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Our View: For how much longer can we persuade Security Council to renew Unficyp mandate?

The biggest fear among Greek Cypriots related to the maintenance of the status quo on the island is the prospective withdrawal of Unficyp. The presence of the UN peacekeeping force provides a sense of security, however flimsy in practice, as it provides a buffer between the National Guard and the occupation troops. More importantly, Unficyp intervenes to ensure petty disputes between the two sides along the dividing line are resolved before escalating and veering out of control. Who would have this vital, if thankless, task if Unficyp was withdrawn without there being a settlement, a possibility that cannot be ruled out?

Several politicians have talked about this possibility, including negotiator Andreas Mavroyiannis, while the US has for some time been pressing the UN Security Council to review its peacekeeping operations abroad. Unficyp is under review, which is why there is a certain unease in Nicosia every six months when the mandate for the force is up for renewal. Letters are sent to the UNSG, support of Russia, a permanent member of the Security Council, is enlisted and the mandate is renewed; calls for a resumption of the talks might also help the government’s case. How much longer though will we be able to persuade the Security Council that the Unficyp mandate must be renewed?

We had hoped the government could have shed some light on the matter on Wednesday after President Anastasiades met the UN Undersecretary-General for peacekeeping operations Jean-Pierre Lacroix, but it avoided the issue. All that government spokesman Prodromos Prodromou was prepared to say after the meeting in Limassol was that several issues related to Unficyp were discussed and “its role and importance was underlined.” It was “encouraging that we have the full support of the UN for the continuation of the mission of Unficyp,” said Prodromou before changing the subject and informing us that Anastasiades informed Lacroix about the tensions caused by Turkey’s violation of the EEZ and of his efforts to secure a resumption of the talks.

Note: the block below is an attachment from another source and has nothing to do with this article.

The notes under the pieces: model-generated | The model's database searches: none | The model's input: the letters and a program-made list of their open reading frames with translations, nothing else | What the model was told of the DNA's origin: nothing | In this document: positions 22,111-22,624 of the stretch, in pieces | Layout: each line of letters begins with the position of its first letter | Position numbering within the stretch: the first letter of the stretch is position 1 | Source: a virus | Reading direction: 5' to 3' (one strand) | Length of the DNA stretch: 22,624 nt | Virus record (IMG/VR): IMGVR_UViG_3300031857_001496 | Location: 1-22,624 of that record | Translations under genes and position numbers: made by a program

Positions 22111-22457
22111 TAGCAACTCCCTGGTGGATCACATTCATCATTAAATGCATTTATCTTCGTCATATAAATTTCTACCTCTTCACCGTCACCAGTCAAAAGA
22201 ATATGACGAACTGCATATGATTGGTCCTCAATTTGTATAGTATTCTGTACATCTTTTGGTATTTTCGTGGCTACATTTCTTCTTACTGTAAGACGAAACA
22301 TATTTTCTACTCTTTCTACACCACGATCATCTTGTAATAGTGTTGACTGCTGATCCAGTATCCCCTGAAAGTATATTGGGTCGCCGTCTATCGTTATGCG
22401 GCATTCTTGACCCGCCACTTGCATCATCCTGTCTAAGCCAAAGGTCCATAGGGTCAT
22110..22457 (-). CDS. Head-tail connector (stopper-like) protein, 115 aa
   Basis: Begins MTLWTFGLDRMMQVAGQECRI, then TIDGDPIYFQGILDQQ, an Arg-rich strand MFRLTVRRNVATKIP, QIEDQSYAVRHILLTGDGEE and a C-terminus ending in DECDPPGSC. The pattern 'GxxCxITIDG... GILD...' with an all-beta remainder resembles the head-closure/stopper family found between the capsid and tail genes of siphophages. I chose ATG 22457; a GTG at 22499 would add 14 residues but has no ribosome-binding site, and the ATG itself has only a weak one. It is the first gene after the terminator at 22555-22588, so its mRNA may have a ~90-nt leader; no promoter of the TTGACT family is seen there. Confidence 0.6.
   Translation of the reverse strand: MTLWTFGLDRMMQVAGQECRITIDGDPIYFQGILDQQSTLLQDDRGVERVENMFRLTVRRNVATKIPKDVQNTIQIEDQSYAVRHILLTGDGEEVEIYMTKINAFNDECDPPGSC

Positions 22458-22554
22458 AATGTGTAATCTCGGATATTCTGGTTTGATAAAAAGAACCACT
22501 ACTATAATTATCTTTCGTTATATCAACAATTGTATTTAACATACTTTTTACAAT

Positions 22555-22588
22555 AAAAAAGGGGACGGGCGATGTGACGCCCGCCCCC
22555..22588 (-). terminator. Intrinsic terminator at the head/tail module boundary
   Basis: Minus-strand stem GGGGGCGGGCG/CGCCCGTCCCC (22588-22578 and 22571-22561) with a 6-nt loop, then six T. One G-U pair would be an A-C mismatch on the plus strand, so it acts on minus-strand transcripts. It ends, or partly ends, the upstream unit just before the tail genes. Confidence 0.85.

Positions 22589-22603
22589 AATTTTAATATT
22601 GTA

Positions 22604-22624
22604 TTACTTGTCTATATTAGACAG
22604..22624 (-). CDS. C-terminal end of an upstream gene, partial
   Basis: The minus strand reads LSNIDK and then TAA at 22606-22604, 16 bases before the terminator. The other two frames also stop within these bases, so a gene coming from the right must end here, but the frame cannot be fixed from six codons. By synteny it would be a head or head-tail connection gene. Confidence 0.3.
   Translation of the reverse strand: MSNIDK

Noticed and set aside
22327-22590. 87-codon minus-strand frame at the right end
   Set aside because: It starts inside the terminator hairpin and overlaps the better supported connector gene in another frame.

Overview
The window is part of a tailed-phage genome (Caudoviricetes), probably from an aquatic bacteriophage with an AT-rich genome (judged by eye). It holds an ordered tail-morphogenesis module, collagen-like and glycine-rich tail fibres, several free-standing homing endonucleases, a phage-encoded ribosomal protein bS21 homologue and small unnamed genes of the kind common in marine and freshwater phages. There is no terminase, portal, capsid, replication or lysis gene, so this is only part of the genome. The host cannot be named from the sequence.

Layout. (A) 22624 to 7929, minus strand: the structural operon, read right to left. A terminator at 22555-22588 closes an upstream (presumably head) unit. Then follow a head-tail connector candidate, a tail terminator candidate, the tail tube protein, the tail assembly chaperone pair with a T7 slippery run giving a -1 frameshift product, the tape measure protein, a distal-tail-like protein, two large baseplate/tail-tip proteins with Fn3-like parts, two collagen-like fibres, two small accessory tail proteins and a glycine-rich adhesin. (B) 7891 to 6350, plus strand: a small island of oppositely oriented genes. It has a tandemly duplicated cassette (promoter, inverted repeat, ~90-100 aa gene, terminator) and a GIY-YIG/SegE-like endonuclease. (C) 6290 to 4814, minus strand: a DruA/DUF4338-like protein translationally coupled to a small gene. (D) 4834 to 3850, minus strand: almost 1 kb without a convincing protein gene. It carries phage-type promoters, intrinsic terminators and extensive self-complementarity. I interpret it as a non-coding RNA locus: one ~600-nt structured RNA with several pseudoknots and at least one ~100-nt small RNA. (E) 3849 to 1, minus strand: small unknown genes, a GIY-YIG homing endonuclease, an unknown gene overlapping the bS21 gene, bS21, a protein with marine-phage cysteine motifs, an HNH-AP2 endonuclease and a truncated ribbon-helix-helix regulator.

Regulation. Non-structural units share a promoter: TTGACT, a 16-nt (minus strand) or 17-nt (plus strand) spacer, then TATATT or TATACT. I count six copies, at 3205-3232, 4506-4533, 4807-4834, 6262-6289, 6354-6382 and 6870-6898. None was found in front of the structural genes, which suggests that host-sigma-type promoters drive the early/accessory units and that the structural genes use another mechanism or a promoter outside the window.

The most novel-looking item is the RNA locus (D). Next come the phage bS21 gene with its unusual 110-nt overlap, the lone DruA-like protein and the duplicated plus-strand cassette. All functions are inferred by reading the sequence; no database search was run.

Had the Undersecretary-General visited to be told about Turkey’s violations of the Cypriot EEZ when there is a Special Representative of the UNSG based permanently on the island? He had obviously come to discuss the future of Unficyp, which is his area of responsibility, but the government went out of its way to deflect attention away from this. This is understandable, to an extent, as it does not want to cause alarm, but then again people need to be made aware if the UN is considering withdrawing or downsizing Unficyp in the near future.

 

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